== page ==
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Kansas company's lawsuit puts wrench in plans for plane assembly in Jacksonville
By David Bauerlein
The Florida Times-Union.
January 5, 2012
A high-stakes legal battle that temporarily halted an Air Force contract generating 50 aircraft assembly jobs in Jacksonville will ground the contract for at least two months until a judge rules.
An order issued Thursday by federal Judge George W. Miller said he will rule “promptly as possible” after a Feb. 28 deadline for submission of all written arguments in the case.
Miller did not specify a date for his decision.
The Air Force awarded the $355 million contract Dec. 30 to Sierra Nevada Corp. of Sparks, Nev. Sierra Nevada is partnering with Brazil-based Embraer, which would use a hangar at Jacksonville International Airport for assembling the A-29 Super Tucano.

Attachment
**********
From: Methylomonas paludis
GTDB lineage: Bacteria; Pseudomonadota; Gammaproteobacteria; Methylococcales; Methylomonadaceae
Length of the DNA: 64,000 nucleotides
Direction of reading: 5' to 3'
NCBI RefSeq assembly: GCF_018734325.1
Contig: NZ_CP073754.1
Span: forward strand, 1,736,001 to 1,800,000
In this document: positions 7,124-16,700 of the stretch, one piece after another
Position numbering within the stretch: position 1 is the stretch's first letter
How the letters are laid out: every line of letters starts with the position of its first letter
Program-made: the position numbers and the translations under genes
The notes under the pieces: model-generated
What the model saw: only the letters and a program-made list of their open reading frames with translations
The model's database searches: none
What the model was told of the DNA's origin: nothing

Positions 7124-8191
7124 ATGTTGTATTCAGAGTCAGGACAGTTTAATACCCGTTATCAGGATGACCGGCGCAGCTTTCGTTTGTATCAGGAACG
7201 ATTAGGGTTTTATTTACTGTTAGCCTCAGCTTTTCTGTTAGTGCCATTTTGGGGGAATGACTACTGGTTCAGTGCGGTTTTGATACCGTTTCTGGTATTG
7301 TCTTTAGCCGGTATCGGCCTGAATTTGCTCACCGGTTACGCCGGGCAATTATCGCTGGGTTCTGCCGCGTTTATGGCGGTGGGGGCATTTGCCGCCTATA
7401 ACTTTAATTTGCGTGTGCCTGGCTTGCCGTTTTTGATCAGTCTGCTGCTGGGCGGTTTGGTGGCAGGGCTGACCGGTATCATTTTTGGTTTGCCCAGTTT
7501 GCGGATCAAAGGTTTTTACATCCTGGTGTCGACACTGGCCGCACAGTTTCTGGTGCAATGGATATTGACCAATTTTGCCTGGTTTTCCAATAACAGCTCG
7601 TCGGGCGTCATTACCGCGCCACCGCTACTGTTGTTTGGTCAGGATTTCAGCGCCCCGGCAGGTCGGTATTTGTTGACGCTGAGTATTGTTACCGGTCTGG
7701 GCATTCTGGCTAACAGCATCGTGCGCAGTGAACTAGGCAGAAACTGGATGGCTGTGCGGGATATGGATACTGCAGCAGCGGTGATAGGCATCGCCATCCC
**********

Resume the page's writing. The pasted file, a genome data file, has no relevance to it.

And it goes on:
Rival bidder Hawker Beechcraft of Wichita, Kan., contends the Air Force wrongly excluded it from being considered for the contract. After the federal General Accounting Office rebuffed Hawker Beechcraft’s protest, the company filed suit Dec. 27 in the U.S. Court of Federal Claims.
Jacksonville has been trying for years to land a plane assembly operation. Currently, various aviation companies in the city do large-scale maintenance of planes and manufacture aircraft components.
Jacksonville Aviation Authority spokesman Michael Stewart said in the wake of the Air Force’s temporary order to stop work Wednesday, Embraer asked to postpone meetings about designing improvements at the hangar.
“From a local standpoint, yes, we are disappointed, but we understand this is part of the process,” he said.
Hawker Beechcraft has said it sued because the bidding process was marred by “inconsistent, irregular and constantly changing requirements.”
The company sought a temporary restraining order while the suit proceeds. The Air Force then decided to stop work and asked the judge to rule quickly.
The request noted the Air Force wants delivery of the planes by April 2013.
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